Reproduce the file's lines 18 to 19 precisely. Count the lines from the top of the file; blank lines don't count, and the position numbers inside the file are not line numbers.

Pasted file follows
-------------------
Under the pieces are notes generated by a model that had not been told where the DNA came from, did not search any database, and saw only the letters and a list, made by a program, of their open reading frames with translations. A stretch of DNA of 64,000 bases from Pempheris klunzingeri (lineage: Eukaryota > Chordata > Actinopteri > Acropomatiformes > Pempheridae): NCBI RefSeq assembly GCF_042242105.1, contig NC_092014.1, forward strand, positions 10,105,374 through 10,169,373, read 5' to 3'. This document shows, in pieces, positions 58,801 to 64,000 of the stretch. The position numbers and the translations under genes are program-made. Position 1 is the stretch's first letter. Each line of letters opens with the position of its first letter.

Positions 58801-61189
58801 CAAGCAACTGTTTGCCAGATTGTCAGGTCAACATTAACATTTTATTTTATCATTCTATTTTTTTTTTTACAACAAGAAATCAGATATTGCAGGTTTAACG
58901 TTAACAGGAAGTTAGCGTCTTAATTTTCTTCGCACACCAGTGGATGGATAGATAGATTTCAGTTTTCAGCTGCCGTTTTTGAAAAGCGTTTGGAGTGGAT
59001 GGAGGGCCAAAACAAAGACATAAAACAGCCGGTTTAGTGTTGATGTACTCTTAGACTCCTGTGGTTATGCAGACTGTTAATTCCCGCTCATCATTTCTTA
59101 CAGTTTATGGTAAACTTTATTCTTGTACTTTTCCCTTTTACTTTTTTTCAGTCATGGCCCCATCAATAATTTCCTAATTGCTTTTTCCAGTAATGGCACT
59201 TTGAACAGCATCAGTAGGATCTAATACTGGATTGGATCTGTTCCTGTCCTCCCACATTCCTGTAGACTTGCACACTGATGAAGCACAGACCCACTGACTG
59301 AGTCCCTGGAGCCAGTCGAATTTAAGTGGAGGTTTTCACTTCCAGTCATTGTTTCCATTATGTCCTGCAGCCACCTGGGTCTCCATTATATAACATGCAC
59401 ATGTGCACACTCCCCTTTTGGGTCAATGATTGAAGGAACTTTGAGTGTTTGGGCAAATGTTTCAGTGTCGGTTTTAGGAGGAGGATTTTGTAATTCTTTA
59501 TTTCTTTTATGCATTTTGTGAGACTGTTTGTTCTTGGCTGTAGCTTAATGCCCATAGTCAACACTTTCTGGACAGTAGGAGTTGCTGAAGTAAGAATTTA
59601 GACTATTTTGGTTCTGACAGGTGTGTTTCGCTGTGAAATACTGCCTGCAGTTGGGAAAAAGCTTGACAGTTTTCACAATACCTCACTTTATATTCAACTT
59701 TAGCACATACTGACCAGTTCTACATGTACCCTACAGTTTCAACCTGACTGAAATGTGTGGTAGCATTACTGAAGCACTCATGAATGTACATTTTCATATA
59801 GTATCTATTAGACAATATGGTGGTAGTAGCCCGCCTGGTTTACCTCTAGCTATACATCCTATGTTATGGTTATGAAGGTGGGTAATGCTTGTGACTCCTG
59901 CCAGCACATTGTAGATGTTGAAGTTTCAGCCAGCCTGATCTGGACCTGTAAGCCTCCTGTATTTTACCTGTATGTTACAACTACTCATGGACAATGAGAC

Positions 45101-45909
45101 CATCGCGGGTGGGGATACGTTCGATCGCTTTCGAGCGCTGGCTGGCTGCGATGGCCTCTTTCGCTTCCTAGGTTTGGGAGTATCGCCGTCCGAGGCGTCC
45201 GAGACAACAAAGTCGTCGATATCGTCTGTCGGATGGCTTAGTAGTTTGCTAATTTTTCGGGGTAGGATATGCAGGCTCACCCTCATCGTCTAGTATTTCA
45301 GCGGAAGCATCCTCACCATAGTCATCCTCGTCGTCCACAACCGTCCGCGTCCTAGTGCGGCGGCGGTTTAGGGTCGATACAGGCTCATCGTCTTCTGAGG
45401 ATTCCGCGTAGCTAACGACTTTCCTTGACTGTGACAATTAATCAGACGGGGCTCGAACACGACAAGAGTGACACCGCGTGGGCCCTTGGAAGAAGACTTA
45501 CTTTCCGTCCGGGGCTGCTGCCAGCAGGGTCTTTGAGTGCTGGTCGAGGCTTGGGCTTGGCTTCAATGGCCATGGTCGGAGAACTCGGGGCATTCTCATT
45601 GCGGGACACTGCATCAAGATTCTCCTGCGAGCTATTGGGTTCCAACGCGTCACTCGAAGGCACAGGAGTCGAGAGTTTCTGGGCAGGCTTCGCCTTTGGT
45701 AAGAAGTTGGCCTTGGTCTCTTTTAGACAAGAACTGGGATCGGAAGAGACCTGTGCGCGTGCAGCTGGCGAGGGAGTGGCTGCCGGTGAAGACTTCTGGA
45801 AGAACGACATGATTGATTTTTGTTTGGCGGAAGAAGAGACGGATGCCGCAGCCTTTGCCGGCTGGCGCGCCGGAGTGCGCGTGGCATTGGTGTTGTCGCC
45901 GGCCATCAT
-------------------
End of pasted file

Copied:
45301 GCGGAAGCATCCTCACCATAGTCATCCTCGTCGTCCACAACCGTCCGCGTCCTAGTGCGGCGGCGGTTTAGGGTCGATACAGGCTCATCGTCTTCTGAGG
45401 ATTCCGCGTAGCTAACGACTTTCCTTGACTGTGACAATTAATCAGACGGGGCTCGAACACGACAAGAGTGACACCGCGTGGGCCCTTGGAAGAAGACTTA